Nasty Habit: ‘Desperate Times, Desperate Measures’

Nasty Habit - Desperate Times, Desperate Measures

Released on June 3, 2014 (Bonfire On The Beach)

Track List:
01. Dancin’ On My Tongue
02. Heartless
03. Goodbye
04. Don’t Bring Me Down
05. Heaven’s Gate

Band Members:
Tommy Ende – vocals
Kenny Ende – guitar and vocals
Frankie Wheeler – bass and vocals
David Jordan – drums

Recorded, produced and mixed by Stacy O’Dell. Mastered by Paul Logus.

Nasty Habit sound very similar to an ’80s band that unfortunately I just can’t seem to recall — likely because I wasn’t that into the now unidentifiable group. The closest comparison that comes to mind is Mr. Big, but that group had much more intricate music spearheaded by guitarist Paul Gilbert and bassist Billy Sheenan.

Luckily, my introduction to Nasty Habit was their video for “Don’t Bring Me Down”, which I really liked and compelled me to search for the rest of the band’s music. The fiery guitar licks and hooks from Kenny Ende, coupled with his brother Tommy Ende‘s unique, slow and clear vocal delivery, instantly transported me to that amazing ’80s hard rock era. Nasty Habit obviously aren’t out to reinvent the wheel, and apparently are proud to be playing music similar to some of their ’80s heroes.

Interestingly enough, had I only heard the first two tracks on the band’s new EP Desperate Times, Desperate Measures, I would not have sought out any additional music from the group. Suffice to say, I am not crazy about “Dancin’ On My Tongue” and “Heartless” — they just seem to lack any bite. That is the fine line that Nasty Habit walks. By playing groove oriented hard rock which has some similarities to Van Halen during their OU812 period (minus the keyboards), some of their songs tend to miss the mark and come off as bland and lacking an edge. Had Nasty Habit sped up the music of “Dancin’ On My Tongue” I think it could have been a whole lot better — the guitar solo during the song is quite good and gives a glimpse of what could have been. As much as I like Tommy Ende‘s vocals throughout the majority of Desperate Times, Desperate Measures, I think it’s because his voice isn’t front and center all the time. Unfortunately, on the slower “Heartless” his vocals take center stage and simply cannot carry the song — I’ve listened to it a number of times for the purpose of this review but the time has come to cut the cord and give up.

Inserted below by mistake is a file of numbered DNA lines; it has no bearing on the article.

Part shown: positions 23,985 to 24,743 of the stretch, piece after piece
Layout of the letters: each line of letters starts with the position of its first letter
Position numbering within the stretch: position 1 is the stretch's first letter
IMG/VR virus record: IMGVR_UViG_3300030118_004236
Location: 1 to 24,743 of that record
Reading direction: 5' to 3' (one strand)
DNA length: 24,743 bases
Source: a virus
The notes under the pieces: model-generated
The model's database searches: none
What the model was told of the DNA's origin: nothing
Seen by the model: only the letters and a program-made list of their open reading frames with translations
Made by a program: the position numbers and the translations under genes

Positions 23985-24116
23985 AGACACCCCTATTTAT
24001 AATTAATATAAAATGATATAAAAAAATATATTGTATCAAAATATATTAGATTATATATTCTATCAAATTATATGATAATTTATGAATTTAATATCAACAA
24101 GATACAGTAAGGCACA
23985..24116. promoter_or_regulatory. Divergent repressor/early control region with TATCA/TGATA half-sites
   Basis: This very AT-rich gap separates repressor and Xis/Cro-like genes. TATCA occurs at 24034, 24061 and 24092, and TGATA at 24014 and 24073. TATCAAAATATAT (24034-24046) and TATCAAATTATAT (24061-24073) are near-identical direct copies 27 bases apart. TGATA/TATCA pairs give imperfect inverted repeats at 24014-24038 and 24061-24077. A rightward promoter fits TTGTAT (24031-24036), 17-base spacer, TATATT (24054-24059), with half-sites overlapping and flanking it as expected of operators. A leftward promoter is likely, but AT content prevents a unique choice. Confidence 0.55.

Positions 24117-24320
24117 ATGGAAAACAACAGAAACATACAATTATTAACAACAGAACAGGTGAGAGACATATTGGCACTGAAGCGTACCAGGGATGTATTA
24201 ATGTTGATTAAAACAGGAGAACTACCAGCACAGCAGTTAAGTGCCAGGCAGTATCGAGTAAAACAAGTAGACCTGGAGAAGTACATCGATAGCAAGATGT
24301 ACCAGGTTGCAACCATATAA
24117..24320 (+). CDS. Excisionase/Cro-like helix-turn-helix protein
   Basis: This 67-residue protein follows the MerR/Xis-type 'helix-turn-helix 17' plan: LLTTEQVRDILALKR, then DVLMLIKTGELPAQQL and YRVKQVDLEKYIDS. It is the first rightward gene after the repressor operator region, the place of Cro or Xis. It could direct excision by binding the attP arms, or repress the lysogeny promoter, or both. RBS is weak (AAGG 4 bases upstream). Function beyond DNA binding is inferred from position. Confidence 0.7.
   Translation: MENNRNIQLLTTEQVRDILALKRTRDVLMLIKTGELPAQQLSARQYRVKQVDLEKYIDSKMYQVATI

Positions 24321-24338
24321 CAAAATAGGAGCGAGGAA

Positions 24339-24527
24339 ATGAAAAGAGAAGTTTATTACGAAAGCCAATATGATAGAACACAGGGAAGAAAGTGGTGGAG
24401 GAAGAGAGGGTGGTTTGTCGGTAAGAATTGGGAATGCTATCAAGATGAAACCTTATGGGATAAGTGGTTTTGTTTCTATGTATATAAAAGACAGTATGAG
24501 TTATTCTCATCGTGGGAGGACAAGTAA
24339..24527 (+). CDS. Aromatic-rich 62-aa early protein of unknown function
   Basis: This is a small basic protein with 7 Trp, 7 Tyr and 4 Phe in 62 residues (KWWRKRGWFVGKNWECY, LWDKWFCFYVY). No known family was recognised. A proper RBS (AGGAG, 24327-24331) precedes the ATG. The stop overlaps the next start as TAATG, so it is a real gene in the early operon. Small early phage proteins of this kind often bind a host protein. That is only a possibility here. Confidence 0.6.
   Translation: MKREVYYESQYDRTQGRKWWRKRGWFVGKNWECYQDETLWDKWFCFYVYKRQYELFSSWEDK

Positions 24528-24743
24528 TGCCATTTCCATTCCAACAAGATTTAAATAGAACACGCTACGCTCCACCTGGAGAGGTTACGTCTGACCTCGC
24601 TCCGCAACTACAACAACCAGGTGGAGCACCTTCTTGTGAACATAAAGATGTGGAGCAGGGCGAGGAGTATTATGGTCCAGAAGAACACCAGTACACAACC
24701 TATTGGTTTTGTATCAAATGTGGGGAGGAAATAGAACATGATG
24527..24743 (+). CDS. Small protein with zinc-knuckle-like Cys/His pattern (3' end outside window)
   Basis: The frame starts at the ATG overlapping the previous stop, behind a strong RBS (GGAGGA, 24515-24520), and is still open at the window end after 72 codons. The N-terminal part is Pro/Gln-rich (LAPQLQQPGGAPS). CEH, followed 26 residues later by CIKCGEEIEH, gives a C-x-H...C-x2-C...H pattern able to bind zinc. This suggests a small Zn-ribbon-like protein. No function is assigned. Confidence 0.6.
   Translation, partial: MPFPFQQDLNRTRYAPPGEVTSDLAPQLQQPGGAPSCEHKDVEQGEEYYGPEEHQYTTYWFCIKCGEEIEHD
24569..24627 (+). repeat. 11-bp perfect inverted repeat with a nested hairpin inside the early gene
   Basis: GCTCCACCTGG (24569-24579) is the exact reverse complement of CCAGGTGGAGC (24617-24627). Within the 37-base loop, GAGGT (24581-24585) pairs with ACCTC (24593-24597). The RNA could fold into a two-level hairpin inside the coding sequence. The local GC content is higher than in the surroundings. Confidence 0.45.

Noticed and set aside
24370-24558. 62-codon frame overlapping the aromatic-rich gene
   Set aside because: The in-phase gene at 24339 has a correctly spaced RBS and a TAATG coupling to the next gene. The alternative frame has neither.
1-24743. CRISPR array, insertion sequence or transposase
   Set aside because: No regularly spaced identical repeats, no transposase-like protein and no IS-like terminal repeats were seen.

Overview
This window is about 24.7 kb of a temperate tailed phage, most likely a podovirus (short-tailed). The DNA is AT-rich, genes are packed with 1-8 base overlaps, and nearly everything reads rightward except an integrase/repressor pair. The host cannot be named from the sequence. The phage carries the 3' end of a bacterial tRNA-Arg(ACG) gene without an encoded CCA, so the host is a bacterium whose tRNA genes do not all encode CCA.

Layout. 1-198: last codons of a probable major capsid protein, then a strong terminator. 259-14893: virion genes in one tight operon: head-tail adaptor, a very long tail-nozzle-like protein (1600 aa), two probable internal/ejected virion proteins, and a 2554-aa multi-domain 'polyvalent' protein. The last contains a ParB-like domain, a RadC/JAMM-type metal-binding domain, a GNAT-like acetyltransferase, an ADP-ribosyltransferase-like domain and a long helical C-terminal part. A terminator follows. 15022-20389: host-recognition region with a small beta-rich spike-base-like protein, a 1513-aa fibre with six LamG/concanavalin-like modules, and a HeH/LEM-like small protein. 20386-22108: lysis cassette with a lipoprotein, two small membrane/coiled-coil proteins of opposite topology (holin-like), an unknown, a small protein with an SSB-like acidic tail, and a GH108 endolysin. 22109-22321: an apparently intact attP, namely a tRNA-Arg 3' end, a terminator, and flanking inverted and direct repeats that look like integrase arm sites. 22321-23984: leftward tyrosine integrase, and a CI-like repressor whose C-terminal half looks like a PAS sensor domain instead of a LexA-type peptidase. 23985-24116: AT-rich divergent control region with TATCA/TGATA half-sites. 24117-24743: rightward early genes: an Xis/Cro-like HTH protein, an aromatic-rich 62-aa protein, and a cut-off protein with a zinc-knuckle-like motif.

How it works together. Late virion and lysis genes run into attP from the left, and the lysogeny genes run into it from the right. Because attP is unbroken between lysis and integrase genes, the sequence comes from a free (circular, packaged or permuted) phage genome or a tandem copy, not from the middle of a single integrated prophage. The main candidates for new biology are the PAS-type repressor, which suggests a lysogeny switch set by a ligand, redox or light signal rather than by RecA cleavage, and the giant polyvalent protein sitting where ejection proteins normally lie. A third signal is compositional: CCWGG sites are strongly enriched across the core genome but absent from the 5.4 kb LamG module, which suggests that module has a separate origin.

As much as the first two tracks on Desperate Times, Desperate Measures fail to resonate with me, Nasty Habit hit the mark with the last three songs on their EP. The main reason these songs work better is because the music is a little faster, giving a better contrast with Tommy Ende‘s vocals — which seem to always be pretty much the same pace no matter which song is being played. By having Nasty Habit speed up the music a notch, the listener is also treated to some better guitar licks from Kenny Ende.

My advice to any listeners of Nasty Habit‘s Desperate Times, Desperate Measures is simple — start at song number three. Either that, or listen from the beginning knowing that the EP will get a whole lot better as it goes on. –

Reviewed by Olivier for Sleaze Roxx, November 2014

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